I regret the decision I made to move into the school district I did. This is one of those things where I thought I was making the right choice, but I still think if I would have had a little more time to think it through and do my research versus being under the gun, I would have made a better decision that could have more positively affected the lives of my kids as well as my own mental health. I regret not staying in an area where my kids already had friends, and I had friends, and we all knew each other. I haven't had that since I moved back here, and I think it would have made the difference in a lot of respects.

So unlike Mr. Sinatra, I have a lot of regrets. Regrets of things I have done, and regrets of things I didn't do. I have regrets about things that probably haven't even happened yet. And yes, I'm sure many of you have them as well; some of them much bigger and life-altering than the ones I've listed here. Some of you are able to find a place to put them so you can go on living your daily lives without these compunctions filling your mind like a stopped-up toilet.

I wish I could, but I can't. I just can't. A part of me wishes I could go back in time and change how I reacted to things; the other part of me would like to take some sort of pill that would make me forget they ever happened so I can have some peace. I just want peace with myself. Forgiving myself I'm sure is the "answer", but to me, forgiving myself doesn't do much for the others involved. I'm sure my mom doesn't want me to obsess over not being there when she died; my kids may or may not wish they were at a different school or living in a different part of town; past (short) relationships have probably all but forgotten my name and the longer ones are probably pretty relieved, as is my ex-husband - for dodging that bullet he could have been married to for the rest of his life.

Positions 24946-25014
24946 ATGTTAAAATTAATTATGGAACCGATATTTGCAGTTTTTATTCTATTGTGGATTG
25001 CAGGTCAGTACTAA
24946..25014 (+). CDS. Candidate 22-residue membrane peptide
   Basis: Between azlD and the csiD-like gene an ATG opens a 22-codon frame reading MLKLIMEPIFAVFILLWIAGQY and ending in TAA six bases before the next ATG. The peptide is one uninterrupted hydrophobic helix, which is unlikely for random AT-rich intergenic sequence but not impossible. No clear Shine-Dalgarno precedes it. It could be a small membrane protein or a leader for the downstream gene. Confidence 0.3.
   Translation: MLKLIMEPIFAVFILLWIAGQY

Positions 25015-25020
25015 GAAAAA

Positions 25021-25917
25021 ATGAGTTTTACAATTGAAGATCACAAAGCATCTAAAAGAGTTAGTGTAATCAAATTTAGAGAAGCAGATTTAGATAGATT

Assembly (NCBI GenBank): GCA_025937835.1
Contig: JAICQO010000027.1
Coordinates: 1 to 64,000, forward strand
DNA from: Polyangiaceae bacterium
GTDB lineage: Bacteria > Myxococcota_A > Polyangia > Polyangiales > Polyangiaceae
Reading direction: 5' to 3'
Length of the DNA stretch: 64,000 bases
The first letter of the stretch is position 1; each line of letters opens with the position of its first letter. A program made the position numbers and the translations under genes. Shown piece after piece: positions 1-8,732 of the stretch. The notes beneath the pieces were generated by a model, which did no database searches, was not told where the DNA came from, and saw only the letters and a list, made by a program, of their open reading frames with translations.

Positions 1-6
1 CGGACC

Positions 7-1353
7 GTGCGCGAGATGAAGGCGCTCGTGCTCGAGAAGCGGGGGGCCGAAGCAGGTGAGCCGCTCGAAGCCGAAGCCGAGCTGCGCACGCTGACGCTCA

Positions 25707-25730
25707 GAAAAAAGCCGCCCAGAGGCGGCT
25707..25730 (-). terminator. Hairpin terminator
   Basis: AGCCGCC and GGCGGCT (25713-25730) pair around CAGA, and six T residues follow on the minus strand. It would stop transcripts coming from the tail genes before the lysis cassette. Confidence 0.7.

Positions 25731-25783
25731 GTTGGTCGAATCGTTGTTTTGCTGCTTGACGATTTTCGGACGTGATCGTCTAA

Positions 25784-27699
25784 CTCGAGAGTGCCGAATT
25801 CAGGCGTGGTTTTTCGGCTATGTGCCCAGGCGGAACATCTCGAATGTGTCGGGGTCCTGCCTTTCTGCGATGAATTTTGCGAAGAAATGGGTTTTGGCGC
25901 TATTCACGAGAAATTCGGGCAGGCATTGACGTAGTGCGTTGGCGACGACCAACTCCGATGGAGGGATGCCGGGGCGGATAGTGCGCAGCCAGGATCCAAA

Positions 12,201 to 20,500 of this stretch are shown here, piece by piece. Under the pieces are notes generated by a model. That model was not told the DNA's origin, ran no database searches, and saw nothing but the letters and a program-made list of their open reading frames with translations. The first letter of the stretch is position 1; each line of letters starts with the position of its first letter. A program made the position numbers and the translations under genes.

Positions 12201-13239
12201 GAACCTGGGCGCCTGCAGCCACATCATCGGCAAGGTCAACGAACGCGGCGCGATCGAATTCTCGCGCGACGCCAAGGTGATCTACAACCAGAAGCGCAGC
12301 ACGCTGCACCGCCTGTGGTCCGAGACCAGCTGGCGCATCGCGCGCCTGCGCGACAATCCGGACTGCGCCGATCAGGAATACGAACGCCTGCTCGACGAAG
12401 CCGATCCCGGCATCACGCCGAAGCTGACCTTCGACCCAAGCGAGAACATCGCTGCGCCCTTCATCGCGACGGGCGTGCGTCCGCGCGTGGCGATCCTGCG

What can I do? Again, probably not forgive myself. Probably not forget. All I CAN do is try to slow down and THINK and make better decisions so I don't add on to my laundry list of things I hate myself for - or regret, I should say.

Oh, and fun facts about the Sinatra song mentioned earlier: Paul Anka changed the words to this originally French song to be about a man looking back fondly on a life he lived on his own terms. Sinatra hated the song because he thought it was "self-serving and indulgent".

Trump danced to this song with Melania the night of his inauguration.

Bet Sinatra has more regrets than we first thought.